Bivalirudin demonstrates similar total body clearance in PCI patients with mild renal impairment. The half-life of bivalirudin in patients with normal renal function is 25 minutes. In moderate and severe renal impairment, clearance is reduced by 21%, with corresponding half-lives of 34 and 57 minutes, respectively. In dialysis patients, clearance is diminished by 70% with a half-life of 3.5 hours.


Dosage Forms: Bivalirudin is available for intravenous solution either as a lyophilized powder for suspension or as a solution for injection and ready-to-use (RTU) injection.


  • Bivalirudin is available as a 250 mg powder for reconstitution with 5 mL of sterile water or ready for injection as a 5 mg/mL solution.
  • Bivalirudin (RTU) injection is available at a concentration of 250 mg/50 mL.

Preparation and Administration Instructions

  • To reconstitute each 250 mg vial of bivalirudin, add 5 mL of sterile water. To dissolve the constituents, gently stir the mixture.
  • Withdraw and discard 5 mL from a 50 mL infusion bag containing 5% dextrose in water (D5W) or normal saline.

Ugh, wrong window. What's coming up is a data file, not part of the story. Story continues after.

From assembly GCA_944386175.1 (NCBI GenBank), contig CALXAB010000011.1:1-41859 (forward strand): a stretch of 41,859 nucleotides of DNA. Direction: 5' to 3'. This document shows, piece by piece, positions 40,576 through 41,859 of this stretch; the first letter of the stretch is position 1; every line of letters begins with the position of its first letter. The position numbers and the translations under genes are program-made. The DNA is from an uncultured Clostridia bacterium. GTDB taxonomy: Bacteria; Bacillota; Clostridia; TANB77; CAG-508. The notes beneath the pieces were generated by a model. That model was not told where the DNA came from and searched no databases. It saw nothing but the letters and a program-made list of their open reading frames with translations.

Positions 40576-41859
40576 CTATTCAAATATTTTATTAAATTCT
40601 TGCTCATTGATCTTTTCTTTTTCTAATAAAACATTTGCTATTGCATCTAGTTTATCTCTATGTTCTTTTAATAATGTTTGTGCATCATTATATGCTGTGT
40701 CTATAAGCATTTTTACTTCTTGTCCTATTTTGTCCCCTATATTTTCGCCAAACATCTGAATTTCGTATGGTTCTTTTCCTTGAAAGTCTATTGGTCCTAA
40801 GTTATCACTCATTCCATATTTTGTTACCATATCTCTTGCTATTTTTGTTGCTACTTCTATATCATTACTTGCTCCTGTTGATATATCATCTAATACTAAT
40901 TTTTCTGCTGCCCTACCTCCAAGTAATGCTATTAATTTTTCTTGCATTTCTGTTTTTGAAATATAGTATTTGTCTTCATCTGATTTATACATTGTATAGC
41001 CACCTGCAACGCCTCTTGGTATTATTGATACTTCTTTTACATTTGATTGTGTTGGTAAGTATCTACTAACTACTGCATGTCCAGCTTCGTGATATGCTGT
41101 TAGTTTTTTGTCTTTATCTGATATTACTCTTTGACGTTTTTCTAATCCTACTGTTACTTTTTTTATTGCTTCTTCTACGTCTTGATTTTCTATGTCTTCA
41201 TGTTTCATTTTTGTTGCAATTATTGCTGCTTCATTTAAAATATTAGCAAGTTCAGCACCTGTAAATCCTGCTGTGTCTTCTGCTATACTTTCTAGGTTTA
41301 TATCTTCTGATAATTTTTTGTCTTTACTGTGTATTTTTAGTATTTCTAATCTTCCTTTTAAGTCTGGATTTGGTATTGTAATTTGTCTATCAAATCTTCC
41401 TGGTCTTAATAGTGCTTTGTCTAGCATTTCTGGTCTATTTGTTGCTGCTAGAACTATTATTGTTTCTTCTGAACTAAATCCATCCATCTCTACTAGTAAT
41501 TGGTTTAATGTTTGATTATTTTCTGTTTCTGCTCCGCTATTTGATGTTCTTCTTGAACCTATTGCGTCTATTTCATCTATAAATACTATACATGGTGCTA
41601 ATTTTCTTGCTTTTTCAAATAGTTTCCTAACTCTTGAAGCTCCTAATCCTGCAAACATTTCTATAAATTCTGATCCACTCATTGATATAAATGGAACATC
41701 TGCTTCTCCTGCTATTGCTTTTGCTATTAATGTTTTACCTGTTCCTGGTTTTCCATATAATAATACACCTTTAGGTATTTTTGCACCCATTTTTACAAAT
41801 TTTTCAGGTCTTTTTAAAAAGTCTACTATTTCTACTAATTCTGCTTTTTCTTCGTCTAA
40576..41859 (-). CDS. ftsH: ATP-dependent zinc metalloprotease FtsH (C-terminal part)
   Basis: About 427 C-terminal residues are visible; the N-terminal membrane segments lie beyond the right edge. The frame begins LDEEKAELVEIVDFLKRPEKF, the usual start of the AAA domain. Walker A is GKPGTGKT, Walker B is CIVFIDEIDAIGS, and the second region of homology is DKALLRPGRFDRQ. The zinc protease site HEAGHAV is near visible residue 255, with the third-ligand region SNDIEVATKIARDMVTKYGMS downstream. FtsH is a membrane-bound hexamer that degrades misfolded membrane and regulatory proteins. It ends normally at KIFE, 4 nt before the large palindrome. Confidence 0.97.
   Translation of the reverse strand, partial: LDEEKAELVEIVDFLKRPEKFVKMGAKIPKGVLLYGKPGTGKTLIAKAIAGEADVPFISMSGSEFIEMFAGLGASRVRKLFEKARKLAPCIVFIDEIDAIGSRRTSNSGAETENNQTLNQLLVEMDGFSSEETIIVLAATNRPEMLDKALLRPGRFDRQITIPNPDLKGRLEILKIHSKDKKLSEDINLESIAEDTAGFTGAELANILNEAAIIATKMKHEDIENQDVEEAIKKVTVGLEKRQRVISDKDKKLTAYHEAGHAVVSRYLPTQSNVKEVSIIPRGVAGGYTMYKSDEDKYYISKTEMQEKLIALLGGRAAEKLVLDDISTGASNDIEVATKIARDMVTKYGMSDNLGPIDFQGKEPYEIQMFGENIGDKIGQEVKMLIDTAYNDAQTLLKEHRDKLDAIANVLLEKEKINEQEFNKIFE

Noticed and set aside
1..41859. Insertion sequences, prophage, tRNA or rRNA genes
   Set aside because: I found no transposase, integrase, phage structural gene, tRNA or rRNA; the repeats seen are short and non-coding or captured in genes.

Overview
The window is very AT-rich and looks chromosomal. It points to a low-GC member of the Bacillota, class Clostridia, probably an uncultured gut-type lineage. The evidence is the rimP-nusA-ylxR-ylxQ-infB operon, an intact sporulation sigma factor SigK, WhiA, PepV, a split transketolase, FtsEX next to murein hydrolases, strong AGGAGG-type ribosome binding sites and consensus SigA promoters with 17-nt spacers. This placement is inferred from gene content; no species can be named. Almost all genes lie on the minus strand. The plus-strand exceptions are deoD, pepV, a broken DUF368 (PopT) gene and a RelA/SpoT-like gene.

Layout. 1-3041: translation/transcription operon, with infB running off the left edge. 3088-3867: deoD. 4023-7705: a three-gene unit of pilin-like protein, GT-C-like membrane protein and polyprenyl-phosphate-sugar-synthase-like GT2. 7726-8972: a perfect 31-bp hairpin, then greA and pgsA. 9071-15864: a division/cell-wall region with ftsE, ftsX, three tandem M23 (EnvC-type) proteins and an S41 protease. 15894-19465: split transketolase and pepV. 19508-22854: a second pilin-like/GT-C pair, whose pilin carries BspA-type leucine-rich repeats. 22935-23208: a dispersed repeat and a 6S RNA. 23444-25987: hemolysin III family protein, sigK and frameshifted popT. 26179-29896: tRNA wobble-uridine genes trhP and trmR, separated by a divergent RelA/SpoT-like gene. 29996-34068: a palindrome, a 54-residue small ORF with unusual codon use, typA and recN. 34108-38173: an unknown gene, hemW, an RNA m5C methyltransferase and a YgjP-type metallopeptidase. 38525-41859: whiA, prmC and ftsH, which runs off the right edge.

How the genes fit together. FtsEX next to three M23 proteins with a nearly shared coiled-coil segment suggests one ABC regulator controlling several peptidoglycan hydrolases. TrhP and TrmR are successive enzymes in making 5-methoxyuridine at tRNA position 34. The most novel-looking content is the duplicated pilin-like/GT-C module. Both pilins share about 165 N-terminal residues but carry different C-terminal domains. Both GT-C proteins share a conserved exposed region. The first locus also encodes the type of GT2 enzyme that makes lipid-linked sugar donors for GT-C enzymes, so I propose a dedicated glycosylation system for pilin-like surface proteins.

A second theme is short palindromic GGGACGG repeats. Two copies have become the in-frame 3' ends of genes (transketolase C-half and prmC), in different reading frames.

• The reconstituted vial's contents should be added to an infusion bag containing either 0.9% sodium chloride for injection or 5% dextrose in water to provide a final concentration of 5 mg/mL. Adjust the dosage based on the body weight of the patient.


Percutaneous Coronary Intervention: According to ACC/AHA/SCAI 2021 guidelines, bivalirudin should be used as a replacement for unfractionated heparin in patients with heparin-induced thrombocytopenia undergoing PCI to avoid thrombotic complications. An initial intravenous dose of 0.75 mg/kg of bivalirudin is recommended, followed instantaneously by a 1.75 mg/kg/h maintenance infusion for the length of the procedure.

Assess the activated clotting time (ACT) 5 minutes after the bolus dosage is given to see if a subsequent bolus of 0.3 mg/kg is necessary. If a patient has ST-segment elevation MI (STEMI), consider extending the duration of the infusion at 1.75 mg/kg/h up to 4 hours post-procedure to reduce the risk of in-stent thrombosis. At the physician's discretion, the infusion may continue for up to 4 hours after the intervention. Caution is necessary; watch closely for signs of bleeding, as mentioned in the adverse reactions and toxicity section.[19]